The GPSS operates at both global and country levels in support of developing countries.

At the global level, the program focuses on generating evidence-based knowledge and making it available worldwide to promote and facilitate a long-term and systematic approach to improving the safety of school infrastructure at scale, using quantitative risk assessments.

At the country level, the program supports—through World Bank projects—governments’ efforts to: design and implementation of safer school programs; influence policy reforms and wider investments in risk reduction that create safer school environments; and inform long-term national strategies that prioritize safety at scale and link previous and ongoing activities in the education sector.

The program is structured through pillars, components, and activities as follows:

Pillar 1: Develop global evidence-based knowledge on safety and resilience of school infrastructure.

1.1. Impacts of disaster risk on the education sector.

1.2. Solutions and innovation for safe and resilient school infrastructure networks.

1.3. Tools to inform investments for vulnerability reduction of school infrastructure networks.

Pillar 2: Integrate risk reduction considerations into World Bank education infrastructure operations.

2.1. Screening of school infrastructure investments in World Bank education operations.

2.2. Guidance notes and tools for task teams to integrate risk into World Bank operations.

2.3. Learning by doing: Technical assistance to selected ongoing World Bank operations.

Pillar 3: Provide technical advice for in-country activities and facilitate the design of risk-informed investments.

3.1. Diagnosis of school safety at country level.

3.2. Grant resources for in-country activities.

Pillar 4: Make available knowledge products.

4.1. Web-based platform and IT solutions.

4.2. Accelerated solutions through e-learning.

The Roadmap for Safer Schools

To promote a systematic approach, a guidance note titled “Roadmap for Safer Schools” was developed in 2016 and launched in January 2017. The roadmap is an operational tool to guide the interactions of World Bank project leads with infrastructure managers and stakeholders, to promote a more informed and structured dialogue on investing in the safety of new and existing school infrastructure as a means of mitigating disaster risk.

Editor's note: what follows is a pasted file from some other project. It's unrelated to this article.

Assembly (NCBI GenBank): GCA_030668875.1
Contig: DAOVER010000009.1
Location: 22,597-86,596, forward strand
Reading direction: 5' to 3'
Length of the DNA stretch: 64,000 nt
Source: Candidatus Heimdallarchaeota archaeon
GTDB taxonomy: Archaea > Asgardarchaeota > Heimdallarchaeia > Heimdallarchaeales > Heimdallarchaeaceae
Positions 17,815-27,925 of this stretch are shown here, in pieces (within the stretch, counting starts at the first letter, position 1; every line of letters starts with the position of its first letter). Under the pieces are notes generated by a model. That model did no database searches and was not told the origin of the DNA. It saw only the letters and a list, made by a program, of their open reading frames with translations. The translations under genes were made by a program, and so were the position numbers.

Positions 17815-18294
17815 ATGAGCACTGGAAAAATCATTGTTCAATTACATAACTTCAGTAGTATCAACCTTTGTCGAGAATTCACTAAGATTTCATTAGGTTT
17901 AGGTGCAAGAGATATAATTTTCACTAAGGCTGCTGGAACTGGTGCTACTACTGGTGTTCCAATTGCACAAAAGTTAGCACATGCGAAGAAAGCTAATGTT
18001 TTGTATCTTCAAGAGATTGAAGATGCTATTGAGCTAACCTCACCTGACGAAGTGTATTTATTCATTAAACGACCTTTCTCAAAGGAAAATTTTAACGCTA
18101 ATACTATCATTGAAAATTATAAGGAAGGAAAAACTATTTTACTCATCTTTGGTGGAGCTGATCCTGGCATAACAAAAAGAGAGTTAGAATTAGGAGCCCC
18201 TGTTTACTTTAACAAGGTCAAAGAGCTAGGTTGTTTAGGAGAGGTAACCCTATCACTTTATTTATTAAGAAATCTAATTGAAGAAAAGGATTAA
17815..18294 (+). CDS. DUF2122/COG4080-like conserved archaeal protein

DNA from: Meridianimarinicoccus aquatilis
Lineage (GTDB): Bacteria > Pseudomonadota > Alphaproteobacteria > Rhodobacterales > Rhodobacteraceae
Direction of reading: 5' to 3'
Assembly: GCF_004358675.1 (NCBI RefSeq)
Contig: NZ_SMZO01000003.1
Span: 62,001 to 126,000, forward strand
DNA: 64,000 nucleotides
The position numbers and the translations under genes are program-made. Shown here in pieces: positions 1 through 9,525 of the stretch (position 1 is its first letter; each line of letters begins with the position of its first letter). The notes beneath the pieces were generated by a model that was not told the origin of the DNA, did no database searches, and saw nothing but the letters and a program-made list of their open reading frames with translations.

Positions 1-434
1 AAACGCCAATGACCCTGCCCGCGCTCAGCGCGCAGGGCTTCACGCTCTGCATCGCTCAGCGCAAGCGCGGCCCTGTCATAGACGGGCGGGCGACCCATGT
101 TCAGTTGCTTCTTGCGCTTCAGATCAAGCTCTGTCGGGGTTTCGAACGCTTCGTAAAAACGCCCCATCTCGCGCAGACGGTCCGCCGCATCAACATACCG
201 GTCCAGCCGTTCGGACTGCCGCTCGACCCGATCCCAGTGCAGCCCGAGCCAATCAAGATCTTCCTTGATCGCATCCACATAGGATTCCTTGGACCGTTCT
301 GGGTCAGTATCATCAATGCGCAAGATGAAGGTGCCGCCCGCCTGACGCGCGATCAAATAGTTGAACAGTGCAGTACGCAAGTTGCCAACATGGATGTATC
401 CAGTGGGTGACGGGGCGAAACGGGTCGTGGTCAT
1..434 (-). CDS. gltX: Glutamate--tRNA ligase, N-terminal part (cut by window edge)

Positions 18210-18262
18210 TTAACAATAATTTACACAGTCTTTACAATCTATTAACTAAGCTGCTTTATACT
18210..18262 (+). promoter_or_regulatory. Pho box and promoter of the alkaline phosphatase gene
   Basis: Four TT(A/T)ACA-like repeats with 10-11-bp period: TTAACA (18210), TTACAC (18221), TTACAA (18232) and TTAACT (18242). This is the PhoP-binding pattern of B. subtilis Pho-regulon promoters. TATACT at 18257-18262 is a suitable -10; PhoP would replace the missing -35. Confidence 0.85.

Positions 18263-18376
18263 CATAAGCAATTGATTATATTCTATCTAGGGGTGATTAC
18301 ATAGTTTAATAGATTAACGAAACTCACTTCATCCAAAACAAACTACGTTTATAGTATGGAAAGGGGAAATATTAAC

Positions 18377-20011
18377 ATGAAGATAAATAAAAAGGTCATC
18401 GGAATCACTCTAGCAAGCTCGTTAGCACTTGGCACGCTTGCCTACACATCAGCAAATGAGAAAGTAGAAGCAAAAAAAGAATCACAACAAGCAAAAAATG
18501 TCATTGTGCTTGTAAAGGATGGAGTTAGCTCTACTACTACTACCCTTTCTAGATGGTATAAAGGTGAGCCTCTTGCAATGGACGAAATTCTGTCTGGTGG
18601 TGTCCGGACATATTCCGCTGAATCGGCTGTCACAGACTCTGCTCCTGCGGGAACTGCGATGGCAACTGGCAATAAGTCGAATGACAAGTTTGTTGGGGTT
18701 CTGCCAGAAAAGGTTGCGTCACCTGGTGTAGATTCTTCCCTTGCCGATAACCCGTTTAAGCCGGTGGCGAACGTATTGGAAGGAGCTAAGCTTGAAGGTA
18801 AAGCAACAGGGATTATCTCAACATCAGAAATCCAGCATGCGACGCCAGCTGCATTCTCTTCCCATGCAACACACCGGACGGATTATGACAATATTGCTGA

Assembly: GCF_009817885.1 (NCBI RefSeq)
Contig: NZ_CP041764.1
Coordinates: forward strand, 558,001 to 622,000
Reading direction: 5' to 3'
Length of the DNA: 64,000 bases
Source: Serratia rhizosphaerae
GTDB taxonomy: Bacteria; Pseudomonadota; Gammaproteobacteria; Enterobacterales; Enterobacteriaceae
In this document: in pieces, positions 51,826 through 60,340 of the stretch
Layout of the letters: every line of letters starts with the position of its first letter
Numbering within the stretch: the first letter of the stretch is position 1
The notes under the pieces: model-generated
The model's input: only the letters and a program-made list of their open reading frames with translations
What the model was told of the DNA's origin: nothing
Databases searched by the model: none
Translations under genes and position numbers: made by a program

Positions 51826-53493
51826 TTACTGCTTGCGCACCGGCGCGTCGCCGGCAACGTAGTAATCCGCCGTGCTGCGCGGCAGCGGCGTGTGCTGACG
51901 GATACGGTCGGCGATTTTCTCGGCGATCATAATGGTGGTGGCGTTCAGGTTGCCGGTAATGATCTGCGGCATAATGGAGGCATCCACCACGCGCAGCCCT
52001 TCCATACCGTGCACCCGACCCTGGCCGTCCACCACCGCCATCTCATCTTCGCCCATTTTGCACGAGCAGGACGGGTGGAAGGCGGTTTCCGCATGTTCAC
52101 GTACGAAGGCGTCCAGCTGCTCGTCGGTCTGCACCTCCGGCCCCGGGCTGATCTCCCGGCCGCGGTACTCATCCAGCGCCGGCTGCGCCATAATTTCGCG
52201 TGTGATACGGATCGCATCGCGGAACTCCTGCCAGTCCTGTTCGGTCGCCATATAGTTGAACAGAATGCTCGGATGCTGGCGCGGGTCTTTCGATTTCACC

The roadmap consists of six steps that follow a logical sequence from diagnosis to analysis, opportunity, and investment. The guidance note focuses on Steps 1–5; Step 6 is the dialogue with the government about World Bank support.


The roadmap itself uses concepts and language that are accessible for those without experience in disaster risk reduction and construction, and it provides guidance on the technical expertise required by the activities.

Another guidance note, “Roadmap for Reconstruction and Recovery,” is being prepared as a guide to help World Bank project leads and infrastructure managers navigate the recovery and reconstruction process for school infrastructure within the post-disaster context. The purpose of this roadmap is to offer governments timely support in their recovery and reconstruction efforts and to improve the safety and resilience of educational infrastructure in affected areas following a disaster.

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The program has initiated activities in 12 countries across five regions with a total of  $8.5 million in grants. In addition, the program has provided technical support to World Bank project teams through a number of diagnostic field visits—in Afghanistan, Armenia, Indonesia, Mongolia, and Pacific Island countries (Samoa, Tonga, and Vanuatu)—which aim to understand the available school infrastructure baseline data as well as the local construction and financing environments. Such visits help to identify potential opportunities where GPSS technical assistance could support clients in the design of risk reduction strategies and investments in safer education facilities.

GPSS In-Country Technical Assistance Activities



Grant amount (USD)





El Salvador









Kyrgyz Republic









Pacific (Samoa, Tonga, Vanuatu)











Note: ECA =  Europe and Central Asia ; LAC = Latin America and the Caribbean; EAP = East Asia and Pacific; AFR = Africa; SAR = South Asia.

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The Global Program for Safer Schools is building partnership with academia, the private sector, and development partners to advance the safer school agenda. The program has partnered with University College London, University of Los Andes from Colombia, and the Swiss Federal Institute of Technology in Switzerland to establish a working group to develop the Global Library of School Infrastructure. The GPSS is also developing in-country partnerships with stakeholders working on the ground, including United Nations agencies such as UNICEF, and development partners such as the Asian Development Bank (ADB) and the Japan International Cooperation Agency (JICA).